The University of Arizona

Provost Receives Asian American Leadership Award

By Daniel Stolte, University Communications | June 6, 2012

The Chang-Lin Tien Education Leadership Award recognizes and promotes the professional development and advancement of Asian Americans as leaders of colleges and universities.

Honored for her accomplishments and leadership in higher education: UA Provost Jacqueline Lee Mok.
Honored for her accomplishments and leadership in higher education: UA Provost Jacqueline Lee Mok.

UA Provost Jacqueline Lee Mok has been given the 2012 Chang-Lin Tien Education Leadership Award from the Asian Pacific Fund for her accomplishments in higher education.

The Chang-Lin Tien Education Leadership Awards program annually honors two Asian Americans who demonstrate significant academic accomplishments as leaders of colleges and universities and have the potential to advance to the highest leadership levels in higher education.

Audrey Yamamoto, president and executive director of the Asian Pacific Fund, said the purpose of the award program is to recognize and promote the professional development and advancement of Asian Americans as leaders of colleges and universities.

"Our selection committee was particularly impressed with Dr. Mok's exceptional record of accomplishments and leadership in higher education," she said. "Her professional portfolio exemplifies the mix of demonstrated leadership strength and promising potential that this award is designed to recognize and highlight."

Mok was selected from 12 nominees for this year's award. Yamamoto said the committee was especially excited about Mok's liberal arts background.

"Typically, we have a considerable number of awardees coming from the science or engineering fields. The committee was pleased to have Dr. Mok bring a unique academic background to the mix of recipients," she said.

The Chang-Lin Tien Education Leadership Award was established in 2007 to honor the legacy of Chang-Lin Tien, the first Asian American to head a major U.S. research university. He was chancellor of the University of California, Berkeley, from 1990 to 1997.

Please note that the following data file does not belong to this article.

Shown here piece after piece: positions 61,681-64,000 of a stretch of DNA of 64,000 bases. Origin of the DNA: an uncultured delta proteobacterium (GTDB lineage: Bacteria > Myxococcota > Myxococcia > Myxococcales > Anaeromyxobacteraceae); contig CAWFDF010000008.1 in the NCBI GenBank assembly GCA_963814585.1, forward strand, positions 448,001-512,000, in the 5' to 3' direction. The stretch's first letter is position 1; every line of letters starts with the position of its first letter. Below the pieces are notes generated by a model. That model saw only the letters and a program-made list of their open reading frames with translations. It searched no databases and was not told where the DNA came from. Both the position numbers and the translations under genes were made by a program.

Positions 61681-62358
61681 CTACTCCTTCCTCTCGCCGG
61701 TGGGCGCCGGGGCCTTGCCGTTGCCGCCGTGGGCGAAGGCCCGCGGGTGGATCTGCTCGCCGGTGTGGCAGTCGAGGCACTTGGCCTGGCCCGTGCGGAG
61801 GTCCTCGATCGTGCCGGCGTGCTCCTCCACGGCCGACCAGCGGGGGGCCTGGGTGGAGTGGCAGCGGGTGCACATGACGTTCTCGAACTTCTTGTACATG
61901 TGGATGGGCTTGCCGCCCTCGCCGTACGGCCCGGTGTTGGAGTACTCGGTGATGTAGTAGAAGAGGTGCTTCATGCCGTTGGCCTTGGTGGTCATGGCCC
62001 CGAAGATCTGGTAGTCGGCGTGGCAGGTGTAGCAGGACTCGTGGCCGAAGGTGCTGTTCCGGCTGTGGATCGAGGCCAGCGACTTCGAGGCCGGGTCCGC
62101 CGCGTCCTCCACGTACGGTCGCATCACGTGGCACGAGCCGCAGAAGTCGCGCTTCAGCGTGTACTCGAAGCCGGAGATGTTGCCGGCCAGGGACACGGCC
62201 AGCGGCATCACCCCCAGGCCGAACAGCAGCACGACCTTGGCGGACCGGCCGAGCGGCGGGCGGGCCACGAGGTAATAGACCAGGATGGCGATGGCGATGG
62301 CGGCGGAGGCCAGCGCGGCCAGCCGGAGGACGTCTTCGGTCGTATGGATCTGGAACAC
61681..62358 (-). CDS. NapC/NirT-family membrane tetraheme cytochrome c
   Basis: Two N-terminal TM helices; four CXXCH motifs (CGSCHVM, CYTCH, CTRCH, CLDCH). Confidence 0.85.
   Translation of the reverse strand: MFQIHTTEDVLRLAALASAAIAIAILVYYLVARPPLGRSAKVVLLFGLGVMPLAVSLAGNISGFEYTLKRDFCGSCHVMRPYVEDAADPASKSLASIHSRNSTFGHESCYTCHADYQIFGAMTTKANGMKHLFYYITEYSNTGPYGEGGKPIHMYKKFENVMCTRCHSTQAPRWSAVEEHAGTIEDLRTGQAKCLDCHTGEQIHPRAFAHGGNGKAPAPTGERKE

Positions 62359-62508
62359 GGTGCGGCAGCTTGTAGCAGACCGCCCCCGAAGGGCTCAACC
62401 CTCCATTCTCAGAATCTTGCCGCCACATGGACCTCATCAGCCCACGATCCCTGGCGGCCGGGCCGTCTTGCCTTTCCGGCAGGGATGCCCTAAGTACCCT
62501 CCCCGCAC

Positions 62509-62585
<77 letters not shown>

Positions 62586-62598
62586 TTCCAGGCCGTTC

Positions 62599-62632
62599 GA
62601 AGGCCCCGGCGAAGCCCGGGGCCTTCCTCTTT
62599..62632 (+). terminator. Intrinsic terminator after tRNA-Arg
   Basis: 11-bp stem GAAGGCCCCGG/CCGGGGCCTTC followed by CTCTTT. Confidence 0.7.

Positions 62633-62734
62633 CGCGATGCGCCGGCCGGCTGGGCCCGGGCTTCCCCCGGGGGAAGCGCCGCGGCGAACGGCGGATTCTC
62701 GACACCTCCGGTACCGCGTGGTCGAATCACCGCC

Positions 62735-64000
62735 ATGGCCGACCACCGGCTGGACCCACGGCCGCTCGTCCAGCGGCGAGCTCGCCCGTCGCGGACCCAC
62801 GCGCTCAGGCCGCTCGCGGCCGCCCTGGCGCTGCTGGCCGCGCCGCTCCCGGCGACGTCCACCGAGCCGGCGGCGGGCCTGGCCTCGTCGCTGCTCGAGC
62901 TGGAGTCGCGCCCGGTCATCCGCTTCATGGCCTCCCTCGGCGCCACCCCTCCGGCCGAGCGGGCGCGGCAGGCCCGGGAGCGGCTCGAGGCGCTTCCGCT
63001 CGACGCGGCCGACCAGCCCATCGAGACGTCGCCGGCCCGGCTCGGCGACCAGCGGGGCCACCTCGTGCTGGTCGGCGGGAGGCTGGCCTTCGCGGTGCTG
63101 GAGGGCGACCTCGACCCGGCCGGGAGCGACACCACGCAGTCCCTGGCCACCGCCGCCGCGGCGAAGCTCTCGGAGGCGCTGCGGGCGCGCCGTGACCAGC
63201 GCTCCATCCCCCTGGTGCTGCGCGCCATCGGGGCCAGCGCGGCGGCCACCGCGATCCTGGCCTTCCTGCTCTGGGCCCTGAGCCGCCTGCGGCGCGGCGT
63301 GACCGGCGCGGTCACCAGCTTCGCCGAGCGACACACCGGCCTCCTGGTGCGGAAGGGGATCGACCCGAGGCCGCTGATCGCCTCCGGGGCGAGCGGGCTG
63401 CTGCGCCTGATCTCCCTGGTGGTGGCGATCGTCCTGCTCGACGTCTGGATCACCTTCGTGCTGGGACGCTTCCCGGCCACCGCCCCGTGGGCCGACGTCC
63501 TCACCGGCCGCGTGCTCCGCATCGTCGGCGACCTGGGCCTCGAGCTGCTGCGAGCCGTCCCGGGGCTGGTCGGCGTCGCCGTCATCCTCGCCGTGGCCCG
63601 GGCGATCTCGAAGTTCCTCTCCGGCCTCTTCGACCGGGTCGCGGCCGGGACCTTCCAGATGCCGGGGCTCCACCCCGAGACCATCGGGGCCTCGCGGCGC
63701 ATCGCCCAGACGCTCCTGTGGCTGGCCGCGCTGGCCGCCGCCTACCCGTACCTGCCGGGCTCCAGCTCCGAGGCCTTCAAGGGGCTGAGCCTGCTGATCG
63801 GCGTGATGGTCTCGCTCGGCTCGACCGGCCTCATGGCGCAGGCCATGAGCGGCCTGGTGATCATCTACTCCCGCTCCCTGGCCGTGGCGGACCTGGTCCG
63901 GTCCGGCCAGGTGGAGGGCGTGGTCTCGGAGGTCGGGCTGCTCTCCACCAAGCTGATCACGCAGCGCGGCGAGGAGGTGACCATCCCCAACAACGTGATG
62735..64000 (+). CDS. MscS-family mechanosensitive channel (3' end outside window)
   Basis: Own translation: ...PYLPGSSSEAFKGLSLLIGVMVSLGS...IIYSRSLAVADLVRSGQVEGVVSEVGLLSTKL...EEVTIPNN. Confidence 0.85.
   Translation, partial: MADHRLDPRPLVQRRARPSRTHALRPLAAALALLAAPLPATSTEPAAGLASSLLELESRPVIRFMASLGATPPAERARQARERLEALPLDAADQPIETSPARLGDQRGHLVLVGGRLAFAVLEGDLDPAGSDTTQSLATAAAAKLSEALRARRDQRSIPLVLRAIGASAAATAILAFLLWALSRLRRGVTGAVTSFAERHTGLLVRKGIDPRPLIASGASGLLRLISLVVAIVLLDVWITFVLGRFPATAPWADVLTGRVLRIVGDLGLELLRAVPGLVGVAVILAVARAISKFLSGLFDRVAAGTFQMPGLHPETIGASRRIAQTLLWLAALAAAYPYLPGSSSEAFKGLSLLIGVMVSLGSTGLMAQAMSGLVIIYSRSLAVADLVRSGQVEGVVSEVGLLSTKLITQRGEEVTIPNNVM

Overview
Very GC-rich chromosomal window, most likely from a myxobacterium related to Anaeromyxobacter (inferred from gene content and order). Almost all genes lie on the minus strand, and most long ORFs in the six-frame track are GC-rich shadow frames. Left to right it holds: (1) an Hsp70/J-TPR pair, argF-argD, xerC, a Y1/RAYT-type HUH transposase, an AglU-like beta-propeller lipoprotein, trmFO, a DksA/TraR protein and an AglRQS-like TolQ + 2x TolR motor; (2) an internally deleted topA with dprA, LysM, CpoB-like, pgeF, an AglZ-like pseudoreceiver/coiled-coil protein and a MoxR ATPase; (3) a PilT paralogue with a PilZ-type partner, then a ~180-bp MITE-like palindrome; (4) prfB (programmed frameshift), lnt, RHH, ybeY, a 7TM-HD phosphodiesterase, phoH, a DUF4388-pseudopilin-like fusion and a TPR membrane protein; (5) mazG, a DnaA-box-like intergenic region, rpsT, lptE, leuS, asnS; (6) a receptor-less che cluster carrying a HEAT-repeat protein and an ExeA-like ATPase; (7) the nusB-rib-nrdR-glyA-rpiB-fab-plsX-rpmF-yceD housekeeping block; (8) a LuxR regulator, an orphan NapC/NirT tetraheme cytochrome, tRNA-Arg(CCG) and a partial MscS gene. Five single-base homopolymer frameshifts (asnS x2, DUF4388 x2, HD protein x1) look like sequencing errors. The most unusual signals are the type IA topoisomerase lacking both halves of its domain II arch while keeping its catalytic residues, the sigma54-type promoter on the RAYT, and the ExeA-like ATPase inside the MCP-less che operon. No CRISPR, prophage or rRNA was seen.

“I am humbled that the selection committee of the Asian Pacific Fund has recognized me as an academic leader worthy of serving our higher education community in the manner that Chancellor Tien embodied,” said Mok, who has been serving as the UA's senior vice president for academic affairs and provost since August 2011. “I will endeavor to continue working with my colleagues to live up to this high distinction.”

Mok, who earned her master's degree in music education from the University of North Texas and her doctorate in arts education from New York University, came to the UA in 1997 as assistant dean in the College of Fine Arts. After assuming further duties as associate dean, she joined the Office of the Provost in 2004, where she held positions as assistant vice provost and vice provost. Four years later, then-UA President Robert N. Shelton appointed Mok as his first chief of staff. President Eugene G. Sander, who took over for Shelton while a search for a new president was conducted, asked Mok in August 2011 to add the responsibilities of provost on an interim basis.

Before joining the UA, Mok developed continuing education programs in the arts at the University of Washington. She also served as a cultural attaché with the United States diplomatic corps for several years, with stints in France, Nigeria and Sri Lanka. Mok has been the education director for Seattle Opera; an arts education consultant for the Rockefeller Brothers Fund in New York City; and a music education specialist in New York and Texas schools.

Mok and the other award recipient – Suresh Subramani, executive vice chancellor for academic affairs at the University of California, San Diego – will be honored during the fund's annual gala on Oct. 20 at the Four Seasons in San Francisco. Both awards come with an unrestricted grant of $10,000.

"Asian Americans are greatly underrepresented in education leadership positions as are women in general, and we hope that with time this will change," Yamamoto said. "In light of this, it is great to be able to honor a woman of Dr. Mok's caliber."